Restoring the historic home of the Amargosa vole

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WIL staff and partners assessing the recent habitat restoration efforts. Photo credit: Austin Roy (CDFW)

WIL and our partners at USFWS, UC Davis, CDFW-Region 6, BLM, Amargosa Conservancy, and Shoshone Village are continuing to restore historic vole habitat in Shoshone, CA.  The Amargosa vole was first discovered in Shoshone in the late 1800s, but a myriad of habitat changes resulted in its local extinction from the northern part of its range.

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A recently installed interpretive sign explains the restoration project to visitors and local community members. Photo credit: Deana Clifford (CDFW)

Over the past year non-native vegetation was cleared, soil was contoured and irrigation installed in select areas to more evenly distribute water throughout the fledgling marsh.   The team’s goal was to have a light touch on the land and let the marsh do much of the work regenerating itself.

The beginnings of a marsh capable of becoming vole habitat are appearing!

This restoration project is made possible due to the dedication of local private landowners, volunteers and a community nonprofit.  The effort is funded by a Traditional Section 6 grant and a Partners for Fish and Wildlife grant through the USFWS, funds from CDFW WIL and private matching funds.  Once the marsh is fully restored, we hope to bring voles back to Shoshone and create a new population of voles which will aid in reducing the chance of this species becoming extinct.

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An example of what the marsh looked like during (a) and after (b) initial habitat restoration efforts. Photo credit: Tanya Henderson (Amargosa Conservancy) and Austin Roy (CDFW)

Captive-breeding colony of Amargosa voles continues its success

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Captively bred Amargosa voles. Photo credit: Nora Allen

Since 2014, CDFW-WIL has partnered with UC Davis in order to create and maintain a breeding colony of Amargosa voles essential to the recovery of the species.  If interested in learning more about the history and progress of the colony, please read more here.  Below is a video showing a few of the vole pups bred in captivity (Credit: Janet Foley).

Restoring habitat for the endangered Amargosa vole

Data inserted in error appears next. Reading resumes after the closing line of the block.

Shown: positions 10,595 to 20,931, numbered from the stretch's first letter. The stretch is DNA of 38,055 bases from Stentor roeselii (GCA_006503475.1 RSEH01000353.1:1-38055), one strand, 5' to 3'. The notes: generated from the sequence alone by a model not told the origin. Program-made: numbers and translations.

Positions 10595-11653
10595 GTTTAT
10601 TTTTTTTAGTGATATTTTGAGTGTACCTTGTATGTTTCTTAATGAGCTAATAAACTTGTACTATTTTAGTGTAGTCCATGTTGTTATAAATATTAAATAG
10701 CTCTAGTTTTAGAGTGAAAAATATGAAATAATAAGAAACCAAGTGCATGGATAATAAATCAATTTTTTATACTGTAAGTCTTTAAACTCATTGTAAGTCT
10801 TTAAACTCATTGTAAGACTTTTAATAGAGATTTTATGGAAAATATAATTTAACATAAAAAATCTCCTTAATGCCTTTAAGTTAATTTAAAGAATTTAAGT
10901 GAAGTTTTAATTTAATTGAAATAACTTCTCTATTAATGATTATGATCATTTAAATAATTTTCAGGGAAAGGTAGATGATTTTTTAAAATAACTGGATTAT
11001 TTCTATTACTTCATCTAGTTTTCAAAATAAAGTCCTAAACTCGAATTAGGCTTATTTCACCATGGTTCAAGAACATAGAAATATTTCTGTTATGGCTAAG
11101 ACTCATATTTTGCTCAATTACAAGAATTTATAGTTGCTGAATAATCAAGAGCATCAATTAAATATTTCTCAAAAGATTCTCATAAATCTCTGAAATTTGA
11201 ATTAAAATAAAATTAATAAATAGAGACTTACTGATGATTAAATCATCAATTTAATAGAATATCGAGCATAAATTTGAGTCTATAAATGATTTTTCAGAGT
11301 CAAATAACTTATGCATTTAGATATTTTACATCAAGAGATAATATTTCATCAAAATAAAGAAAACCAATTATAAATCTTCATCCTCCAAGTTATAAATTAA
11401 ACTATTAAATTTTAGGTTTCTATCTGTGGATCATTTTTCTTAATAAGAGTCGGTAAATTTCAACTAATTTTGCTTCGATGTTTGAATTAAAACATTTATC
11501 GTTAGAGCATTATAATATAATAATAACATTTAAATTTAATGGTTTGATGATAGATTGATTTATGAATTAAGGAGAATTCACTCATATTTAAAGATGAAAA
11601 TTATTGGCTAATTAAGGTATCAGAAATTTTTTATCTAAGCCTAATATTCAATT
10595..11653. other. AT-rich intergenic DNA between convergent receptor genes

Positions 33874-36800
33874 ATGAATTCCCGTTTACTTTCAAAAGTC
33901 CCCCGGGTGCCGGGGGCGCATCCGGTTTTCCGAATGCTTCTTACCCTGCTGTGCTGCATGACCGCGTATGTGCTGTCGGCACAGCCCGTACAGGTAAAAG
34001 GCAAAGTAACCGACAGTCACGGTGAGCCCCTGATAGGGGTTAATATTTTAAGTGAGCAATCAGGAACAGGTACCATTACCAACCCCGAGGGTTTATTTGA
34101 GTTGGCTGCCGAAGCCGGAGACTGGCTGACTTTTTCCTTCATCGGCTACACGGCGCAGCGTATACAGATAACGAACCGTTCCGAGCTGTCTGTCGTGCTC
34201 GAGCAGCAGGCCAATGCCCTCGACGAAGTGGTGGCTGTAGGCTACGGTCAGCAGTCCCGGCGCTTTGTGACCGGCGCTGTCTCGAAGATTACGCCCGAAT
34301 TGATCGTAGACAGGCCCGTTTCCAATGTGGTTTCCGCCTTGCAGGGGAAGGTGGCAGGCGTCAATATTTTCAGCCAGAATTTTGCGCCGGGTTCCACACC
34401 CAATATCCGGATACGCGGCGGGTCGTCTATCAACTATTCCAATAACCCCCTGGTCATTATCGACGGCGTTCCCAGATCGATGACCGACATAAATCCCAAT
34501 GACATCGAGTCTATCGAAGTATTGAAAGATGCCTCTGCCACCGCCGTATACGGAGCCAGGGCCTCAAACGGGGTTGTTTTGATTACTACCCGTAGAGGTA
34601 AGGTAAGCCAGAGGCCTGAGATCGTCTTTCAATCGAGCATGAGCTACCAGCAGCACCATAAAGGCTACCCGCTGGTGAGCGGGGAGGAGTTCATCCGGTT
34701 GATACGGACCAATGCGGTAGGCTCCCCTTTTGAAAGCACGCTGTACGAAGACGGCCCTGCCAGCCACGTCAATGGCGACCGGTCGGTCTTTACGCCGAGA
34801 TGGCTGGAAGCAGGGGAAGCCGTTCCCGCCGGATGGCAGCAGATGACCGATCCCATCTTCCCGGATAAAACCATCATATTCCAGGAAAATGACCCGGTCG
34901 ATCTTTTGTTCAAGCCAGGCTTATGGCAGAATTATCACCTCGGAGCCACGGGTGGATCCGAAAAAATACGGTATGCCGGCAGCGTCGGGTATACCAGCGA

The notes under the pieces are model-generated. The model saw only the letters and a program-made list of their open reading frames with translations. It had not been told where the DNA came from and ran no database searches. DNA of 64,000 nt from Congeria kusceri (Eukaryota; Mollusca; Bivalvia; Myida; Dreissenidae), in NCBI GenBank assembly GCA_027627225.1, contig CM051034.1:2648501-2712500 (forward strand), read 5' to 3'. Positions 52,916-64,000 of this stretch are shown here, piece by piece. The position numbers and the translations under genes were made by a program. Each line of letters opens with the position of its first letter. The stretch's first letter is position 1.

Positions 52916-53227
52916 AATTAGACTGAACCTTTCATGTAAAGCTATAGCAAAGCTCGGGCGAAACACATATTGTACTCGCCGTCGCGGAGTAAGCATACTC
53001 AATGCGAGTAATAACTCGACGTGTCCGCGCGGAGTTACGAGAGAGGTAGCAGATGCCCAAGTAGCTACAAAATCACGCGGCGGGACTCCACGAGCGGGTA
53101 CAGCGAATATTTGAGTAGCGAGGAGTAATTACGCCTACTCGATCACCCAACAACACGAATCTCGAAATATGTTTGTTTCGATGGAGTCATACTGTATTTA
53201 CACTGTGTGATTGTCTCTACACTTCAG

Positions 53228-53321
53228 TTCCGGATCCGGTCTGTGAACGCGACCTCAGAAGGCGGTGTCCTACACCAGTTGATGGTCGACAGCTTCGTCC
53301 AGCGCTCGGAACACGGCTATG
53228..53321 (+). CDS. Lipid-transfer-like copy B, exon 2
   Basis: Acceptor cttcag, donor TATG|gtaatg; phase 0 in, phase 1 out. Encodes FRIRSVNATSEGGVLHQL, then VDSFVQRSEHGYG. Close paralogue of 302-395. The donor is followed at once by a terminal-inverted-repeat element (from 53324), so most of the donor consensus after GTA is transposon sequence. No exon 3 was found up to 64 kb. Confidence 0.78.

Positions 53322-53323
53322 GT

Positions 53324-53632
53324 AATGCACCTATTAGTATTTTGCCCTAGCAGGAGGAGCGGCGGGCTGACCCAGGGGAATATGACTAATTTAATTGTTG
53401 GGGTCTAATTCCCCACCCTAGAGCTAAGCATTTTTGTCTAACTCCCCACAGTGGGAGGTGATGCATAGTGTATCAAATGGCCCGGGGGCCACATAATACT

In the Spring of 2016, CDFW (WIL and Region 6), UC Davis, BLM, USFWS, and many volunteers partnered to restore a key habitat patch utilized by the Amargosa vole. This habitat patch used to sustain the highest density of Amargosa voles in the world, but in 2010 it began to deteriorate due to changes in hydrology. The Amargosa vole team worked diligently to restore the water supply and reinvigorate vegetation growth at the marsh. Learn more about the Amargosa vole project.

Steps towards restoring an endangered species (Part II)

By Austin Roy (Scientific Aid)

Reintroductions, translocations, and augmentations are methods of restoring or increasing wildlife populations.  These actions require a lot of planning and are often expensive.  These methods involve removing animals from a source population and placing them in another location.  The goal of these efforts are usually to establish a sustainable population where one did not previously exist, provide new individuals to a site with a low population in hopes of increasing the population, and providing new or rare genes to a population that may need genetic rescue, among other reasons.

Healthy habitat at the recipient site that voles were translocated into.

Healthy habitat at the recipient site that voles were translocated into. Photo courtesy of Risa Pesapane

This summer our University of California, Davis and California Department of Fish & Wildlife (WIL) research team conducted a population augmentation for the endangered Amargosa vole (Microtus californicus scirpensis).  Our goal  was to supplement a very small population of voles in one marsh with new individuals and genes from a larger population in another marsh.